So, he’s slow and deliberate off the line of scrimmage to make sure the first level of the defense is taken care of, while simultaneously keeping eyes on the second level to pick up a linebacker. Once No. 88 has the block secured, Mayer picks up the backer (No. 42) and pins the backer inside to give the running back an outside lane.
This isn’t a dominant block by any means, but it is a functional one that offensive coordinators will take from a tight end.
Beautiful job widening the safety by Michael Mayer pic.twitter.com/PSsh1W5Q1n— Matt Holder (@MHolder95) April 5, 2023
Notre Dame is running a read option here where the primary run concept is inside split zone where Mayer blocks across the formation. He leaves the defensive end alone since the end is the read man on the option for the quarterback and works to the strong safety on the edge.
When Mayer has a size advantage, as he does here, he’s physical at the point of attack. He also does a great job of keeping his hands inside and pumping his feet through contact to kick out the safety and create a lane for the quarterback to go put six points on the board.
Mayer isn’t a physical blocker against defensive linemen and linebackers, but he’s excellent at using his size advantage to push defensive backs out of the way.
Like the 2nd gear Michael Mayer shows here to get an easy TD of play action pic.twitter.com/Zl4Dsy7olO— Matt Holder (@MHolder95) April 5, 2023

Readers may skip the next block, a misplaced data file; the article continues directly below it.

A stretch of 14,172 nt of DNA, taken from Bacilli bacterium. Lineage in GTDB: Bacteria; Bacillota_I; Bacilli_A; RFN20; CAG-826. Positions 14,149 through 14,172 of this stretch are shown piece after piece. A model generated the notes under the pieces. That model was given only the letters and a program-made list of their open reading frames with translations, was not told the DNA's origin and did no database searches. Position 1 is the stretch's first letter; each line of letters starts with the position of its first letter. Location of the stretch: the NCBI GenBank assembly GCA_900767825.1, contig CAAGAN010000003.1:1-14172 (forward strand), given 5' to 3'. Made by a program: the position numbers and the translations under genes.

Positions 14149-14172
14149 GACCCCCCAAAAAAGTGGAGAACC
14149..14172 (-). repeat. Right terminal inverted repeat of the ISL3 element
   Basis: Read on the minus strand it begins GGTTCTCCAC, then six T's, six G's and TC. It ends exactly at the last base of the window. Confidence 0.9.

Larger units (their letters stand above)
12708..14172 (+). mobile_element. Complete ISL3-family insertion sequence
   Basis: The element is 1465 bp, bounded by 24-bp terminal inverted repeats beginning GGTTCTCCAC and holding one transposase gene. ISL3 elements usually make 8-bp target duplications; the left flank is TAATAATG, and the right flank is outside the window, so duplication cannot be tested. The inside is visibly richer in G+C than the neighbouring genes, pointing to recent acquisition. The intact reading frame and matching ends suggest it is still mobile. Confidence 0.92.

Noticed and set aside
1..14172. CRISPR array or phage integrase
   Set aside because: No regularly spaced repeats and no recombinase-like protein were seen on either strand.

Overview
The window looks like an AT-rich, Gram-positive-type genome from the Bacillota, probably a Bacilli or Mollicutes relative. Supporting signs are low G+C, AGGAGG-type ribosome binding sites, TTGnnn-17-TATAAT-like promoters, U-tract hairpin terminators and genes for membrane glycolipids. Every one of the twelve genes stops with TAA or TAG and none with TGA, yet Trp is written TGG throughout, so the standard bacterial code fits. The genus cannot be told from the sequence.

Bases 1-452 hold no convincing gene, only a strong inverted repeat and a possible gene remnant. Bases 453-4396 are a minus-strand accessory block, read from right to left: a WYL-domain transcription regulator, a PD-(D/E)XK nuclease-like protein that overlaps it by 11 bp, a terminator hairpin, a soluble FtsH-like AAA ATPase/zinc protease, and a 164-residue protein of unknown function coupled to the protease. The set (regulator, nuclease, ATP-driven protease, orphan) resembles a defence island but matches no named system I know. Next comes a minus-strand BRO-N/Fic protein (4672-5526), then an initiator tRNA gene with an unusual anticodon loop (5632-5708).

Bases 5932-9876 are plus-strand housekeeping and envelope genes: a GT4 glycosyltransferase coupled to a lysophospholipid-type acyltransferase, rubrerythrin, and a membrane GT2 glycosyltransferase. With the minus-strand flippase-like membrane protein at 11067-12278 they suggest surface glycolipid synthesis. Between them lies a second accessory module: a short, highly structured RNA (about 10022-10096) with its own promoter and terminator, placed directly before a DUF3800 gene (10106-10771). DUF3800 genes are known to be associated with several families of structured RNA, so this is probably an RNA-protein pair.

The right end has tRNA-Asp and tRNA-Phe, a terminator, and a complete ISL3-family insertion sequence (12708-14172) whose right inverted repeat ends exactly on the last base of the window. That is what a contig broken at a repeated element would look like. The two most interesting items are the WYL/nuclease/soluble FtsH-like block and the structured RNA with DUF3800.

One aspect of route running that’s different and more important for tight ends than wide receivers is the ability to sell play-action. Tight ends are on or near the line of scrimmage and involved in the run-blocking scheme, so they play a role in selling the fake and that’s something Mayer does well.
He actually lines up in the backfield here and does a good job of eyeing the safety in the box and slowing down near what would be the point of contact to help sell the run fake. From there, he kicks it into second gear and No. 25 has no chance to recover after coming too far downhill.
This is a simple route to run but there are little nuances that Mayer does well to ensure he’s wide open for an easy touchdown.
Big fan of Michael Mayer’s stiff arm pic.twitter.com/EbaZoVugbC— Matt Holder (@MHolder95) April 5, 2023
After the catch, a stiff arm is the best tool in Mayer’s tool belt.
He runs a flat route here with a box safety covering him and the safety does a decent job of fighting through the pick from the wide receiver to close shortly after the catch. However, Mayer gets his head around, finds the defender and puts his hand right on the defender’s chest to force a missed tackle and pick up the first down.